Question

    61 Possible Causes for Lip Smacking in USA

    • Influenza

      Cats infected with H3N2 canine influenza show signs of upper respiratory illness, such as runny nose, congestion, malaise, lip smacking, and excessive salivation.[1]

    • Herpes Simplex Encephalitis
      Lip Smacking
    • Frontal Lobe Neoplasm
      Lip Smacking
    • Temporal Lobe Tumor
      Lip Smacking

      You’ll make repetitive, uncontrollable movements such as lip smacking, swallowing, chewing, staring, or hand rubbing. … smacking Profuse salivation ("slobbering") Abnormal head movements, including: Forced turning of the head Forced turning of the eyes Usually in the direction opposite of … […] discomfort Dilated pupils (eyes) Flushed face Nausea Rapid heart rate/pulse Sweating Changes in movement, including: Abnormal mouth behaviors Chewing or swallowing without cause Lip[2] [3]

    • Olfactory Groove Meningioma
      Lip Smacking
    • Febrile Convulsions

      There may also be some repetitive actions such as lip smacking, chewing, fidgeting or walking. … The child usually stares into space, sometimes accompanied by lip smacking, eyelid fluttering or chewing movements. … Younger babies may have ‘bicycling’ motion of their legs or perform movements with their lips - ‘lip smacking’ along with the ‘vacant stare’.[4] [5]

    • Jacksonian Seizure

      An example of a focal ( partial ) seizure would be rhythmic muscle contractions in one area of the body: lip smacking, mouth movements , drooling, head turning, eye movements … Head turning Eye movements Lip smacking Mouth movements Drooling Rhythmic muscle contractions in a part of the body Abnormal numbness Tingling Crawling sensation over the[6] [7]

    • Complex Partial Seizure

      ., lip smacking), emotional (e.g., fear), gestural (e.g., picking), ambulatory (e.g., walking), or verbal in nature. … The seizure may include involuntary movements called automatisms, such as lip-smacking, chewing, hand wringing, picking, and swallowing.[8] [9]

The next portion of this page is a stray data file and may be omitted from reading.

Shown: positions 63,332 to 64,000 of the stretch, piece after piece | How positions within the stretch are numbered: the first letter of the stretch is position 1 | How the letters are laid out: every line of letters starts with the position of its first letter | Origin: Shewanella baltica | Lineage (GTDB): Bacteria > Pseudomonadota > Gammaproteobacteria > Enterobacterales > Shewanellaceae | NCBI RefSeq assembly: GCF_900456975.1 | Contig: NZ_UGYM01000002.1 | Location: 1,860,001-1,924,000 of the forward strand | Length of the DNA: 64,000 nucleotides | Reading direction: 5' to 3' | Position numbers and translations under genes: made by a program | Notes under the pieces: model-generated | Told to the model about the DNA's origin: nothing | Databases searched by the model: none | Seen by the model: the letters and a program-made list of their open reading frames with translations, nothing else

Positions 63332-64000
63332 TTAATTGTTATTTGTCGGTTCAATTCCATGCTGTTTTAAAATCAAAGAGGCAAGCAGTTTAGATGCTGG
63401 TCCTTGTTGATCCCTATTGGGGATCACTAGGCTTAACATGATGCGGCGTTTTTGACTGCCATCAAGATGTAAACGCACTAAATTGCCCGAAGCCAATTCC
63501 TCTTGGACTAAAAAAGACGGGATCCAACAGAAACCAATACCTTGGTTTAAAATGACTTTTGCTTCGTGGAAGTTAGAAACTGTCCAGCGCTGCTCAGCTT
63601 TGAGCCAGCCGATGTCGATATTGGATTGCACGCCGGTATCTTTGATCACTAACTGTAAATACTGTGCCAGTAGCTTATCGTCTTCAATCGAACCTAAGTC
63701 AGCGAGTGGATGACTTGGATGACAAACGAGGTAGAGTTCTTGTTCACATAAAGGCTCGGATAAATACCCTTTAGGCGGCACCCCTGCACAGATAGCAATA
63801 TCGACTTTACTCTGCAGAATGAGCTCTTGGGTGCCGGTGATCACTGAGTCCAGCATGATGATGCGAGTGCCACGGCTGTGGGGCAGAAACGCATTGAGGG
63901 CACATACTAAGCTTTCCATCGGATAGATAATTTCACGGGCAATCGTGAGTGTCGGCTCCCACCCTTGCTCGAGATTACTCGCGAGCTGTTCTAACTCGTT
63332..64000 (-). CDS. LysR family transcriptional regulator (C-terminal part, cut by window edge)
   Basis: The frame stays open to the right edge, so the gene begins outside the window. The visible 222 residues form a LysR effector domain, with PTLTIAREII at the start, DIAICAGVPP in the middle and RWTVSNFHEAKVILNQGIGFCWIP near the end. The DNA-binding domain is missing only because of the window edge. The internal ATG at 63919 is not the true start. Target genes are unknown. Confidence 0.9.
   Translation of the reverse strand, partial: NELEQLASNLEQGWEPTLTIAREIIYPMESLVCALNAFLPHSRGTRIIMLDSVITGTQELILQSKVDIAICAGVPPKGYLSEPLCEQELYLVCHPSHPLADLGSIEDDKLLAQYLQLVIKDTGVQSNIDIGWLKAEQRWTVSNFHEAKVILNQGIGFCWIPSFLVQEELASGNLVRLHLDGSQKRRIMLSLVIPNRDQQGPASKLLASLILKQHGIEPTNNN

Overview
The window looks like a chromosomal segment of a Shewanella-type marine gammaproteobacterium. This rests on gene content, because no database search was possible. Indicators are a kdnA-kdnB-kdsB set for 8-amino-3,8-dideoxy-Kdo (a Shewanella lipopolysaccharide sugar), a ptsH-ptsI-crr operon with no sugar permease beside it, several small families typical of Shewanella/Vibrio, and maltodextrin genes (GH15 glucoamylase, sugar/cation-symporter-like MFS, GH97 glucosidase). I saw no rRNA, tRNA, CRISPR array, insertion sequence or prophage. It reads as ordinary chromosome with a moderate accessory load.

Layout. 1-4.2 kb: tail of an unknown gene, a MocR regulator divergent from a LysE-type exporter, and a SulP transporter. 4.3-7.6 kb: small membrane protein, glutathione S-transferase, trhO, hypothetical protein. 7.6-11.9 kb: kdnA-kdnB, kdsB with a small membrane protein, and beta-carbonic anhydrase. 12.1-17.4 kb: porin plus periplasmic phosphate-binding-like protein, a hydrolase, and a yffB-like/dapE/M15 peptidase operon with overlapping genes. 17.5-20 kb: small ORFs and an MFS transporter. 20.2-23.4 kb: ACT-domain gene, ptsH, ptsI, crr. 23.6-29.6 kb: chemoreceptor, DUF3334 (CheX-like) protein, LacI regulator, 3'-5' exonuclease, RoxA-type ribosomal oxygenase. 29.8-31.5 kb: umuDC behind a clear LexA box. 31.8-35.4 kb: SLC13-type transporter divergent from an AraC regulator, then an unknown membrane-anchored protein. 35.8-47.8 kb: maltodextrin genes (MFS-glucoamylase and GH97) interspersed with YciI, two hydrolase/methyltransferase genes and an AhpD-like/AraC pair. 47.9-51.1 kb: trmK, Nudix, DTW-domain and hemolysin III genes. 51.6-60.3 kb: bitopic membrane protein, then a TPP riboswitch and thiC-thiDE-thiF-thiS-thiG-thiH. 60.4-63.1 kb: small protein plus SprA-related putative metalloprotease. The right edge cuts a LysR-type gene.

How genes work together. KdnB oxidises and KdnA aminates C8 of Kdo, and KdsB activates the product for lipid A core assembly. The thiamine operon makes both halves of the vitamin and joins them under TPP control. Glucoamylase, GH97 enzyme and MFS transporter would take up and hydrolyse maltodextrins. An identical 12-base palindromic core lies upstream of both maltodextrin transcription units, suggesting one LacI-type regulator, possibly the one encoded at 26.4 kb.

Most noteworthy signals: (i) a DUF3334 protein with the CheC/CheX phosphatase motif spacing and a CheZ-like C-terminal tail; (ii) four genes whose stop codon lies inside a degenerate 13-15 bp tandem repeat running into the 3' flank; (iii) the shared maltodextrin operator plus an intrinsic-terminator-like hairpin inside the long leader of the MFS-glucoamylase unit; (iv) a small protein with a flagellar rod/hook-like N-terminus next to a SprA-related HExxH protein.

• Temporal Lobe Epilepsy

      Motor or movement disturbances (called automatisms) may include the following: Rhythmic muscle contractions on one side of the body or face Abnormal mouth behaviors (lip smacking … They lose awareness and tend to have a motionless stare accompanied by automatisms -- stereotyped, repetitive, involuntary movements such as lip smacking, chewing, picking … Characteristic signs and symptoms include: Loss of awareness of surroundings Staring Lip smacking Repeated swallowing or chewing Unusual finger movements, such as picking[10] [11] [12]

    • Cheilitis

      Repeated lip-smacking and thumb-sucking behaviors may contribute to excessive saliva buildup.[13]

    Further symptoms

    Similar symptoms

    References

    1. Canine Influenza FAQ, https://www.avma.org/KB/Resources/FAQs/Pages/Co…
    2. Temporal Lobe Epilepsy: Causes, Symptoms, and Treatment, http://www.healthline.com/health/temporal-lobe-epilepsy
    3. Temporal Lobe Seizure - Symptoms, Diagnosis, Treatment of Temporal Lobe Seizure, http://www.nytimes.com/health/guides/disease/te…
    4. Febrile Convulsions Fact Sheet - First Aid Demonstrations, http://www.fad.net.au/febrile-convulsions-fact-…
    5. Epilepsy and Febrile Convulsions - Family Health Diary, https://www.familyhealthdiary.co.nz/conditions/…
    6. Has anyone here had Jacksonian seizures?, http://www.coping-with-epilepsy.com/forums/f23/…
    7. Jacksonian seizure - Biology-Online Dictionary, http://www.biology-online.org/dictionary/Jackso…
    8. Complex Partial Seizure - Springer, http://link.springer.com/10.1007%2F978-0-387-79…
    9. Epilepsy: Complex Partial Seizures-Topic Overview, http://www.webmd.com/epilepsy/tc/epilepsy-compl…
    10. Symptoms of Temporal Lobe Seizures, http://www.webmd.com/epilepsy/understanding-tem…
    11. Medical Definition of Temporal-lobe epilepsy, http://www.medicinenet.com/script/main/art.asp?…
    12. Temporal lobe seizure Symptoms - Mayo Clinic, http://www.mayoclinic.org/diseases-conditions/t…
    13. Angular Cheilitis - American Osteopathic College of Dermatology (AOCD), http://www.aocd.org/page/AngularCheilitis